Americans Never Understood Afghanistan Like the Taliban DidBreaking News
tags: foreign policy, war on terror, Afghanistan, Taliban
Shadi Hamid is a contributing writer at The Atlantic, a senior fellow at the Brookings Institution, and a founding editor of Wisdom of Crowds. He is the author of Islamic Exceptionalism: How the Struggle Over Islam Is Reshaping the World and Temptations of Power.
The united states never understood Afghanistan. American planners thought they knew what the country needed, which was not quite the same as what its people wanted. American policy was guided by fantasies; chief among them was the idea that the Taliban could be eliminated and that an entire culture could be transformed in the process.
In an ideal world, the Taliban wouldn’t exist. But it does exist, and it will exist. Western observers always struggle to understand how groups as ruthless as the Taliban gain legitimacy and popular support. Surely Afghans remember the terror of Taliban rule in the 1990s, when women were whipped if they ventured outside without a burka and adulterers were stoned to death in soccer stadiums. How could those dark days be forgotten?
America saw the Taliban as plainly evil. To deem a group evil is to cast it outside of time and history. But this is a privileged view. Living in a democracy with basic security allows citizens to set their sights higher. They will be disappointed with even a relatively good government precisely because they expect more from it. In failed states and in the midst of civil war, however, the fundamental questions are ones of order and disorder, and how to have more of the former and less of the latter.
The Taliban knew this. After its fall from power in 2001, the group was weak, reeling from devastating air strikes targeting its leaders. But in recent years, it has been gaining ground and establishing deeper roots in local communities. The Taliban was brutal. At the same time, it often provided better governance than the distant and corrupt Afghan central government. Doing a little went a long way.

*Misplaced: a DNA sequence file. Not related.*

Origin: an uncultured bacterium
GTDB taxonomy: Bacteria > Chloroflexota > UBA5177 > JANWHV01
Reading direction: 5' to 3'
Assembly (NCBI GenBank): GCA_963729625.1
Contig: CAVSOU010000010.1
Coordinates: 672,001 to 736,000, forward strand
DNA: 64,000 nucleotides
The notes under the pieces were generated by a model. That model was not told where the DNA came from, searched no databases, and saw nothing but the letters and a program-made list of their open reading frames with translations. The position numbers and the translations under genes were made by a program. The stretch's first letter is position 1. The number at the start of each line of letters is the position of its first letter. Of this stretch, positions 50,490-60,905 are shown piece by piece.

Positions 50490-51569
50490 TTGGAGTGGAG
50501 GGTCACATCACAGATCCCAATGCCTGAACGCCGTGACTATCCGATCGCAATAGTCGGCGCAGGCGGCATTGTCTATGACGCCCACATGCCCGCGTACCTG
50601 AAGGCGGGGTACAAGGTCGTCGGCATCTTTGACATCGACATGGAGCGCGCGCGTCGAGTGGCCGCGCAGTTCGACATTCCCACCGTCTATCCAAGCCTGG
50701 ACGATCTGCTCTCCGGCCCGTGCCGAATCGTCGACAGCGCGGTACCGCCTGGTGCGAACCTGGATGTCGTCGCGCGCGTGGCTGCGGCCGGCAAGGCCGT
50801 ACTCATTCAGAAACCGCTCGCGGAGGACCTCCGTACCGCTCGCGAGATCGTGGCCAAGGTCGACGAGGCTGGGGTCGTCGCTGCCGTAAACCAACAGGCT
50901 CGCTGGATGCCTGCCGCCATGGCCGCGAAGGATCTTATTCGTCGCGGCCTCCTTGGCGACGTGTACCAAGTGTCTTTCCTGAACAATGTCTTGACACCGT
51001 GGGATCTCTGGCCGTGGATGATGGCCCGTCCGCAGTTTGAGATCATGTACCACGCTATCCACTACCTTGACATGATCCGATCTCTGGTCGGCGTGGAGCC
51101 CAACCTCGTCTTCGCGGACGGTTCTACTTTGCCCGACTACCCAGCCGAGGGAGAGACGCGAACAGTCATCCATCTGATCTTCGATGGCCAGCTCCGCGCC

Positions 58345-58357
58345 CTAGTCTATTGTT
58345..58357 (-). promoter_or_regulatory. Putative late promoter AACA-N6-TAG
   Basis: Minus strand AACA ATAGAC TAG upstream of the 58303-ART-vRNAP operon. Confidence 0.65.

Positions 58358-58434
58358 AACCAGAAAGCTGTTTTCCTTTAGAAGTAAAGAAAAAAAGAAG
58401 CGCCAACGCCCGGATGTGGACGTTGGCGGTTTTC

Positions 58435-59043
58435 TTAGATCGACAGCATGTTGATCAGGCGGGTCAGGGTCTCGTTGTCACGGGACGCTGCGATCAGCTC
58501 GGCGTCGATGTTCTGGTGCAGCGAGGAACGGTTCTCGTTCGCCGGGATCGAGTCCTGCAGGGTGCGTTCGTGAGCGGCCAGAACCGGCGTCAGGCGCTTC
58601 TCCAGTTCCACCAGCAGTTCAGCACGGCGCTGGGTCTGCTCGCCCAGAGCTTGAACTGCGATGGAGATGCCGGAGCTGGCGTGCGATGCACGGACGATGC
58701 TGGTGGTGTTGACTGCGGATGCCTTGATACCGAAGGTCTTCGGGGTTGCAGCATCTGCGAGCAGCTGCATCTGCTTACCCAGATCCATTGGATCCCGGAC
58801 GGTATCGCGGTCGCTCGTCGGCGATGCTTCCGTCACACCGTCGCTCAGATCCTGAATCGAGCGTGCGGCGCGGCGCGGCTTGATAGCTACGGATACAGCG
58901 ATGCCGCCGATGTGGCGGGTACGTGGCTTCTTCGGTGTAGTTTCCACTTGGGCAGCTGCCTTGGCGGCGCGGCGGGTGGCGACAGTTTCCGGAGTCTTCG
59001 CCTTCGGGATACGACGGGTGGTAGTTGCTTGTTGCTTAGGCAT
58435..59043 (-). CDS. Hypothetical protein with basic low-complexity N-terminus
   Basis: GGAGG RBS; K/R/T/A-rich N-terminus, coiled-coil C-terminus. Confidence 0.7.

Afghanistan’s U.S.-backed government didn’t fail just because of the Taliban. It was hobbled from the start by America’s blind spots and biases. The United States saw a strong, centralized authority as the answer to Afghanistan’s problems and backed a constitution that invested the president with sweeping powers. That, along with a quirky and confusing electoral system, undermined the development of political parties and the Parliament. A strong state required formal legal institutions—and the United States dutifully supported courts, judges, and other such trappings. Meanwhile, it invited resentment by pushing programs that were meant to reengineer Afghan culture and gender norms.
All of these choices reflected the hubris of Western powers that saw Afghan traditions as an obstacle to be overcome when, it turns out, they were the lifeblood of the country’s political culture. In the end, few Afghans believed in a government that they never felt was theirs or wished to wade through its bureaucratic red tape. They kept turning to informal and community-driven dispute resolution, and local figures they trusted. And this left the door open for the slow return of the Taliban.